What Are My Rights

There are several common facts that people should know about long term care facilities.  Long term care facilities come in different varieties.  There are assisted living residences, a nursing facilities (commonly known as a nursing homes), and a continuing care retirement communities or CCRC.  Each type of facility is governed by different laws and each has a different type of license.

From a layperson’s point of view—which to a large extent includes me because I am not qualified or overly knowledgeable about the licensing standards for each of these facilities—an assisted living residence is similar to a hotel in appearance.  Compared to a nursing facility, an assisted living residence typically will have fewer professional staff members (for instance, nurses) than a nursing facility.

The residents often live in a room by themselves and share common areas for eating and socializing. The residents of assisted living residences are typically more active than residents of nursing facilities.  The residents will frequently go on day trips organized by the facility.

Nursing facilities when compared with assisted living residences are more hospital-like in nature. There are a number of nurses on duty at any given time and the residents are frequently visited by a staff physician.

Residents are often less cognizant of their surroundings than residents of assisted living residences. The residents rarely, if ever, go on day trips.  Unless there is a medical reason for a resident to have his own room, residents share rooms with one or more other residents of the facility.

A continuing care retirement community has various living arrangements at one facility. Most residents live in independent living areas, essentially apartments, but with common areas for eating and socialization.  If a resident’s care needs increase, the resident can move to the assisted living section of the CCRC, and if the resident’s care needs increase significantly, the resident can move to the nursing facility section of the CCRC.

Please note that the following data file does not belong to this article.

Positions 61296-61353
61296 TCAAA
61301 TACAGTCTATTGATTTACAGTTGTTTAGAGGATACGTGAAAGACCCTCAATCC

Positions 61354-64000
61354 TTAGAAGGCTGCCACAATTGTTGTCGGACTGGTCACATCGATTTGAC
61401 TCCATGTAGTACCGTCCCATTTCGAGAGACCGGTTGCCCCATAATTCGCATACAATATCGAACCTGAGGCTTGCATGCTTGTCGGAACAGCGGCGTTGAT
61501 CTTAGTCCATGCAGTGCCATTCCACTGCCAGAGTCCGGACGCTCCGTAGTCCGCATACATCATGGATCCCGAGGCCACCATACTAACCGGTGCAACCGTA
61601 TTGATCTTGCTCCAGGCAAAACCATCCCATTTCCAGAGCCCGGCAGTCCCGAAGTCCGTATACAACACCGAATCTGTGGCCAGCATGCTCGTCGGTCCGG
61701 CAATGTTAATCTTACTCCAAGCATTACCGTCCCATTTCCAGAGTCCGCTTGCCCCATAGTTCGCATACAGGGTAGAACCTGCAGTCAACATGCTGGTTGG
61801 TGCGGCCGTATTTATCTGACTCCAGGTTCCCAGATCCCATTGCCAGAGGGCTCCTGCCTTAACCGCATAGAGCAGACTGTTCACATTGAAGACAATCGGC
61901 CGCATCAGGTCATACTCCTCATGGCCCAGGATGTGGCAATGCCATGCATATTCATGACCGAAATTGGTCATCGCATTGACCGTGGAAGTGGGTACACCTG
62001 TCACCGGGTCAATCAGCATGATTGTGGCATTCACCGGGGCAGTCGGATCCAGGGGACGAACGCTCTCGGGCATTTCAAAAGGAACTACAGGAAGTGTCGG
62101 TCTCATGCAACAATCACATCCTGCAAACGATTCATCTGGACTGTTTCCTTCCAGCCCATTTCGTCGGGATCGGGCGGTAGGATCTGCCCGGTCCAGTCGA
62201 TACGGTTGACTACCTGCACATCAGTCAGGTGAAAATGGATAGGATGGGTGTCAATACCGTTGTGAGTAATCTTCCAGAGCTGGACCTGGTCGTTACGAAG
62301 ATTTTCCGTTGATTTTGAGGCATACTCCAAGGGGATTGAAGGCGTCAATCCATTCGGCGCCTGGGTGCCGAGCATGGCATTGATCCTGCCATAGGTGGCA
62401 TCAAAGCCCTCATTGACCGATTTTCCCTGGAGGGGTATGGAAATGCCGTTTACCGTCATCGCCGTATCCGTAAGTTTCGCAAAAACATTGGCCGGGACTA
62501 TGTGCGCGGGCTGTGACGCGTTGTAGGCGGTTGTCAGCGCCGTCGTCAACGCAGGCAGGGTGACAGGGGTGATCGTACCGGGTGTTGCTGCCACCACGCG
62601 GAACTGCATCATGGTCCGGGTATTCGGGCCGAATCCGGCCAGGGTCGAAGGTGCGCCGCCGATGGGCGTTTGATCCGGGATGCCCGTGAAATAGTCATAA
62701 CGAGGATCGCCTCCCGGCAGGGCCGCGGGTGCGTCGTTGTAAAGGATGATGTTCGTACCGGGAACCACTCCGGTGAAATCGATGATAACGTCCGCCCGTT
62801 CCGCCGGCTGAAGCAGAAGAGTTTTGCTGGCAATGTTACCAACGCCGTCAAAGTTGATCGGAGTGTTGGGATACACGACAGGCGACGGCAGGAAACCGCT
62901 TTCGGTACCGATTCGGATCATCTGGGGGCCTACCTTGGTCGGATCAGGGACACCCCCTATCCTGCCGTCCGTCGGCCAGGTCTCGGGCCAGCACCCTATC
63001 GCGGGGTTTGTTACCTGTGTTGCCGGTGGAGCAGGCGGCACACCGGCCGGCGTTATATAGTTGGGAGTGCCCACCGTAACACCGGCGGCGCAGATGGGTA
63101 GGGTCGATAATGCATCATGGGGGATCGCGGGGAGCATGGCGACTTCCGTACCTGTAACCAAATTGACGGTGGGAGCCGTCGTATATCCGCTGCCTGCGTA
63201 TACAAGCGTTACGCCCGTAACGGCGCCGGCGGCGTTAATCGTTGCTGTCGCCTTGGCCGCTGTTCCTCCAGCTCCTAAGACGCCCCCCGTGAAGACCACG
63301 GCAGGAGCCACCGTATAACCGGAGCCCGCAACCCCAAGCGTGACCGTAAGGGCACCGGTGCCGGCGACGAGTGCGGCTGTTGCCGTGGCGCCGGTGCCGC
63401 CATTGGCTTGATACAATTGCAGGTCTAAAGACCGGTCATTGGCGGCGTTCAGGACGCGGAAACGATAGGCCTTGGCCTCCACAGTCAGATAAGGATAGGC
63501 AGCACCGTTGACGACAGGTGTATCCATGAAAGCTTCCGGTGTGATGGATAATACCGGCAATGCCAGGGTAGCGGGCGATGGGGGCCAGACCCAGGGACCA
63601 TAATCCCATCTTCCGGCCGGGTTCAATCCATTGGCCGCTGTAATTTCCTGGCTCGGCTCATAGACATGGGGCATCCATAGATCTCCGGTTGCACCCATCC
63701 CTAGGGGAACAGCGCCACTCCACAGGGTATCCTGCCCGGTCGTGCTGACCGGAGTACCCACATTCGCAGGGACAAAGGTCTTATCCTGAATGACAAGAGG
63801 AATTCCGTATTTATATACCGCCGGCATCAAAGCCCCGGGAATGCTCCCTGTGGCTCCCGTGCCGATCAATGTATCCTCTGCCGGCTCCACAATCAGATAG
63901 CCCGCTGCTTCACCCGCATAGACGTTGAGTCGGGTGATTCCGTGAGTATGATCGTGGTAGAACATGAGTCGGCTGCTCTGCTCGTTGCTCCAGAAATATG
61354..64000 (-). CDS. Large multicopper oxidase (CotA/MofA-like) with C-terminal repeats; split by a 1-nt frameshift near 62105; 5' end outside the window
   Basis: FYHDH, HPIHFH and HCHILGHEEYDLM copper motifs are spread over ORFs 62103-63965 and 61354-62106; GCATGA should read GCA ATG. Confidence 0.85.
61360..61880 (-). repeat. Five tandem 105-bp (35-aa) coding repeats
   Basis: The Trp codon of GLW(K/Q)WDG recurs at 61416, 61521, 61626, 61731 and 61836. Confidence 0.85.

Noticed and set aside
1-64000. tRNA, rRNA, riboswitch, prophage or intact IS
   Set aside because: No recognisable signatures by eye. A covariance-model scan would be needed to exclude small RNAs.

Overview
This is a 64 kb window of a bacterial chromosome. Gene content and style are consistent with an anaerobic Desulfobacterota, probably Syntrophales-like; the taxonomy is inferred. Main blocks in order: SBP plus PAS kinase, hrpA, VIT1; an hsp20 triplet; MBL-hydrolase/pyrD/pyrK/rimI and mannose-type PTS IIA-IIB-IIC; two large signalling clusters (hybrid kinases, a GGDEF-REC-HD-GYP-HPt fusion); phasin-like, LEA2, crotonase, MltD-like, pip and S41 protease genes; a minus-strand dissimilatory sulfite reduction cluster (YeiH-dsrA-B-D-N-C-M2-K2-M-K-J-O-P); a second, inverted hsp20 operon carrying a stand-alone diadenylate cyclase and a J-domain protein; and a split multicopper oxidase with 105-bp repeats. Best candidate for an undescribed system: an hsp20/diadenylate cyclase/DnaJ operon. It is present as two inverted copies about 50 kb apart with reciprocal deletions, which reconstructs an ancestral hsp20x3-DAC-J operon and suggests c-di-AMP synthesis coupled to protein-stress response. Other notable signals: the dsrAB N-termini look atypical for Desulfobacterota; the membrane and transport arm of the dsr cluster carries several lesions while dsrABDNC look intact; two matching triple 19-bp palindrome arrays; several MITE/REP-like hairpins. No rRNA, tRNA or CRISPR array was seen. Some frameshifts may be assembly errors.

The benefit of a CCRC is that the resident never has to leave the facility—or so they are told—if their care needs increase; the resident simply moves to a different area of the same CCRC. CCRC’s cost more than standalone assisted living residences and nursing facilities.  A CCRC will frequently require a large, upfront entrance fee—ranging anywhere from $100,000 to $500,000.  The entrance fee may be partially or wholly refundable when the resident vacates the CCRC, though the resident does not earn interest on the money given for the entrance fee.

Each of these facilities is governed by its own set of rules. For instance, residents of nursing facilities have significant rights that have been codified since 1987 in the Nursing Home Reform Act.  The right to privacy, the right to visit with friends and family, and the right to be free from restraints are just a few of the legal rights that have been established by the law for every nursing facility resident in this country for the past thirty years.  A resident of the nursing facility section of a CCRC would also be protected by the rights codified in the Nursing Home Reform Act.

On the other hand, a resident of an assisted living resident has far fewer legal rights than a nursing facility resident. I know of no codified system of rights that protects an assisted living resident.

The differences in the rights granted to the residents of these different facilities can make practical differences in the lives of the residents. Next week, I will write about how the rights of residents can have a practical application to the residents’ lives and the lives of their family members.

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